Jas 2:18 But someone will say, “You have faith; I have deeds.”
Show me your faith without deeds, and I will show you my faith by what I do. 19 You believe that there is one God. Good! Even the demons believe that—and shudder.

Another topic we’ve looked at – just saying we believe something doesn’t make it true.

Jas 2:20 You foolish man, do you want evidence that faith without deeds is useless? 21 Was not our ancestor Abraham considered righteous for what he did when he offered his son Isaac on the altar? 22 You see that his faith and his actions were working together, and his faith was made complete by what he did. 23 And the scripture was fulfilled that says, “Abraham believed God, and it was credited to him as righteousness,” and he was called God’s friend. 24 You see that a person is justified by what he does and not by faith alone.

Jas 2:25 In the same way, was not even Rahab the prostitute considered righteous for what she did when she gave lodging to the spies and sent them off in a different direction? 26 As the body without the spirit is dead, so faith without deeds is dead.

In the end, we see that love without knowing God isn’t possible.  Not “love” the way it’s used here.  Not God’s love.  However, even having the Holy Spirit in us doesn’t automatically make us show God’s love either.  We must have God in us, and must allow Him to begin to transform us, before we can show His love to others.

1Jn 14 And we have seen and testify that the Father has sent his Son to be the Savior of the world. 15 If anyone acknowledges that Jesus is the Son of God, God lives in him and he in God. 16 And so we know and rely on the love God has for us.
God is love. Whoever lives in love lives in God, and God in him. 17 In this way, love is made complete among us so that we will have confidence on the day of judgment, because in this world we are like him. 18 There is no fear in love. But perfect love drives out fear, because fear has to do with punishment. The one who fears is not made perfect in love.

1Jn 4:19 We love because he first loved us. 20 If anyone says, “I love God,” yet hates his brother, he is a liar. For anyone who does not love his brother, whom he has seen, cannot love God, whom he has not seen. 21 And he has given us this command: Whoever loves God must also love his brother.

And here’s the key.  We love because God is in us.  And we allow Him to work in us.  Transform us.  Only then can we begin to show God’s love to others.  But just because we can doesn’t mean we will.  John’s example makes that abundantly clear.

1Co 3:18 Do not deceive yourselves. If any one of you thinks he is wise by the standards of this age, he should become a “fool” so that he may become wise. 19 For the wisdom of this world is foolishness in God’s sight. As it is written: “He catches the wise in their craftiness”; 20 and again, “The Lord knows that the thoughts of the wise are futile.” 21 So then, no more boasting about men! All things are yours, 22 whether Paul or Apollos or Cephas or the world or life or death or the present or the future—all are yours, 23 and you are of Christ, and Christ is of God.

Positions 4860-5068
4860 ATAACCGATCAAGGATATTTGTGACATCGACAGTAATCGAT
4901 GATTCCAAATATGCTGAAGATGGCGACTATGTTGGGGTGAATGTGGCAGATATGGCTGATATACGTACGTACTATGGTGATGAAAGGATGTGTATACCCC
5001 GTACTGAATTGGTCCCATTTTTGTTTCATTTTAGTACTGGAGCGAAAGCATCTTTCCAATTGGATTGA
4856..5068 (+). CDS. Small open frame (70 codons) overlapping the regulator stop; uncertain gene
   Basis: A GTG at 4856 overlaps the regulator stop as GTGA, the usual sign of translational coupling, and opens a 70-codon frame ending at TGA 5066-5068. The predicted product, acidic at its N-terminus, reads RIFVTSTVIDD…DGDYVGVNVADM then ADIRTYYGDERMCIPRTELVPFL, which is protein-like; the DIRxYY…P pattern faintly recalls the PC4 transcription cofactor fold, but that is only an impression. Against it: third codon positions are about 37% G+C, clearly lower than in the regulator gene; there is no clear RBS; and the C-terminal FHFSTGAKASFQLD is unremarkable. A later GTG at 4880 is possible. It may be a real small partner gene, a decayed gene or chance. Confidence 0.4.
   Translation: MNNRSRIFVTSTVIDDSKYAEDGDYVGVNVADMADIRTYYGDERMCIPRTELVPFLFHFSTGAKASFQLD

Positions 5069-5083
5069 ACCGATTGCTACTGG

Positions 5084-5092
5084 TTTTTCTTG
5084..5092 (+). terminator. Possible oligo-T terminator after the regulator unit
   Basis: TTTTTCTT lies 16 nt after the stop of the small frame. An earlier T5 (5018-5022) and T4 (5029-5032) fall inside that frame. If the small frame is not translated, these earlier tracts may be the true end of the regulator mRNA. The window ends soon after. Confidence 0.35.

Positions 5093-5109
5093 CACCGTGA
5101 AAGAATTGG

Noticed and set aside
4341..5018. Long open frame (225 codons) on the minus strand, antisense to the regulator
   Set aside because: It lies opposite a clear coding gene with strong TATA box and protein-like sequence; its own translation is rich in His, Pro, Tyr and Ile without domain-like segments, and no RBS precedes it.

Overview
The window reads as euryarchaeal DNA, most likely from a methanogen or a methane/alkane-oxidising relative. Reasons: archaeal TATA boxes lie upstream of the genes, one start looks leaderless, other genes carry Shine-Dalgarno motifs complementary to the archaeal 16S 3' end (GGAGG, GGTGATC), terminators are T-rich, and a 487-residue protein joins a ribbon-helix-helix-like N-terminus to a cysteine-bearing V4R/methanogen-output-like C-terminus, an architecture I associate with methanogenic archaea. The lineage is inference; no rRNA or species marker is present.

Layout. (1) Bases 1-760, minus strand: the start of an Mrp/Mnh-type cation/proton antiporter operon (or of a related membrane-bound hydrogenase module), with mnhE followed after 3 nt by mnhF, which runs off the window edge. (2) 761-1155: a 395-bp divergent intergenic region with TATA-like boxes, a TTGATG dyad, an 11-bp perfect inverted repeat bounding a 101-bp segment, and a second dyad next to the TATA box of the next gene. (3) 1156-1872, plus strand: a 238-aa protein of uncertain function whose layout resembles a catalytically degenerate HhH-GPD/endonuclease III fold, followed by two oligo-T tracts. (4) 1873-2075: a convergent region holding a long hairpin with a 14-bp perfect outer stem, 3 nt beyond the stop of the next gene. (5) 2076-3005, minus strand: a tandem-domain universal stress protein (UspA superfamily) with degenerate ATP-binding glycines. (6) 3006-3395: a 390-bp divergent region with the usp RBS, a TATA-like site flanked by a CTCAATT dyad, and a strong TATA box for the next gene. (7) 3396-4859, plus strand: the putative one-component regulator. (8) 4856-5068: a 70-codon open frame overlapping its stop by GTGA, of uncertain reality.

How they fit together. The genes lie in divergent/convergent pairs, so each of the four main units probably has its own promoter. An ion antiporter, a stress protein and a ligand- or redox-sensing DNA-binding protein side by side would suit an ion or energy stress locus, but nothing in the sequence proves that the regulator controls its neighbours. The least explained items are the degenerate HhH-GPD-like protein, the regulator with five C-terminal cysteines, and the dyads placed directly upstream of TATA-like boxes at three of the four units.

Finally, returning to 1 Corinthians, we see more on the idea of being different.  And that the only way to do it is through Jesus.  Through the Holy Spirit, the mind of Christ.  Through God.  And don’t settle for anything less.

We’ve seen many opportunities to settle for less.  So many times when, as a Christian, something is in our grasp, in our very lives, and yet we fail to take advantage of it.  We have God in our lives.  But if we don’t allow Him to work through us, transform us, we settle for nothing.  Yes, to the extent that we hold Him back, to the extent we don’t do the things the Holy Spirit leads us to do, we settle for less.  But when we’re at the point where we refuse to allow God to do anything in our lives – we settle for nothing. 

Conclusions – settling for less

So the beer, biscuits, butter, bourbon, bacon, Etc. are just ways to catch your attention.  They’re all popular things.  I kind of like all of them.  And country music.  And other things as well.  But none of them enough that I’m willing to settle for less.  For those who say we should stay away from one or more of those things, because they are evil, we need to consider what we’ve read here.  

For sure, alcohol is something some must stay away from.  Alcoholism is a disease, and there’s shouldn’t be any messing with it, or thinking we can somehow outsmart if, or cope with it.  But for the most part, it’s not the things, it’s what we do with them, to get them, to keep them, Etc.  It’s what they do to our hearts.  That’s the long-term, eternal point of view.  

But even in the short-term, depending on their effect on our hearts, literally anything can lead us to settle for less.  

As John wrote:

Do Not Love the World

1Jn 2:15 Do not love the world or anything in the world. If anyone loves the world, the love of the Father is not in him. 16 For everything in the world—the cravings of sinful man, the lust of his eyes and the boasting of what he has and does—comes not from the Father but from the world. 17 The world and its desires pass away, but the man who does the will of God lives forever.

Yes – anything can be a problem if we love it too much.  For an interesting, and different, look at that, I invite you to check out one of my ” food issues” in Will there be cheese in Heaven?  I love cheese.  I always thought, there’s no such thing as too much cheese.  Except there is.  Too much cholesterol in this life.  And what if there’s no cheese in Heaven?  Would that be a deal-breaker for me? 

And what about you?  Do you have a deal-breaker?  Something you’re so happy with here in this life that you’ll settle for it, rather than go for more?  Is that desire so strong that you’d even give up Heaven for it?


Image by Karin Henseler from Pixabay

 

References   [ + ]

1.The New International Version. (2011). (Mt 15:16–20). Grand Rapids, MI: Zondervan.
2, 3, 4, 5.Strong, J. (1995). Enhanced Strong’s Lexicon. Woodside Bible Fellowship.